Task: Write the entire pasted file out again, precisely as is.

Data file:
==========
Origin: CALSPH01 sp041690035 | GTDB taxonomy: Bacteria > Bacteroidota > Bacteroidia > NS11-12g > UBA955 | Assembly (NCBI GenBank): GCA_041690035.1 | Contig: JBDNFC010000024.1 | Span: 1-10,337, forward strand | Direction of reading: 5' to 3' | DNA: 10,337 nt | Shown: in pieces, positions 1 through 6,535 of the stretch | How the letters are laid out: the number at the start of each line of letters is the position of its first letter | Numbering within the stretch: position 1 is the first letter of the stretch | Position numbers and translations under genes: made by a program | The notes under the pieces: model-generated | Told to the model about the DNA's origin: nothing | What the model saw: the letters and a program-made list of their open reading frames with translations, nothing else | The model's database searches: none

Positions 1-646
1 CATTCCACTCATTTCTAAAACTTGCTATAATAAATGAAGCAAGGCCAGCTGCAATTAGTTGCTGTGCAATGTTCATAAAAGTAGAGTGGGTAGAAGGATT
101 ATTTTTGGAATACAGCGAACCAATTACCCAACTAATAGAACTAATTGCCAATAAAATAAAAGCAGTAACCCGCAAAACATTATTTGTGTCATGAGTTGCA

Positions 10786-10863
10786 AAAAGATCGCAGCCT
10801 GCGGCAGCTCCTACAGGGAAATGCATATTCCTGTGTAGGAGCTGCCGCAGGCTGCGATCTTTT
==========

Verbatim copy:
Origin: CALSPH01 sp041690035 | GTDB taxonomy: Bacteria > Bacteroidota > Bacteroidia > NS11-12g > UBA955 | Assembly (NCBI GenBank): GCA_041690035.1 | Contig: JBDNFC010000024.1 | Span: 1-10,337, forward strand | Direction of reading: 5' to 3' | DNA: 10,337 nt | Shown: in pieces, positions 1 through 6,535 of the stretch | How the letters are laid out: the number at the start of each line of letters is the position of its first letter | Numbering within the stretch: position 1 is the first letter of the stretch | Position numbers and translations under genes: made by a program | The notes under the pieces: model-generated | Told to the model about the DNA's origin: nothing | What the model saw: the letters and a program-made list of their open reading frames with translations, nothing else | The model's database searches: none

Positions 1-646
1 CATTCCACTCATTTCTAAAACTTGCTATAATAAATGAAGCAAGGCCAGCTGCAATTAGTTGCTGTGCAATGTTCATAAAAGTAGAGTGGGTAGAAGGATT
101 ATTTTTGGAATACAGCGAACCAATTACCCAACTAATAGAACTAATTGCCAATAAAATAAAAGCAGTAACCCGCAAAACATTATTTGTGTCATGAGTTGCA

Positions 10786-10863
10786 AAAAGATCGCAGCCT
10801 GCGGCAGCTCCTACAGGGAAATGCATATTCCTGTGTAGGAGCTGCCGCAGGCTGCGATCTTTT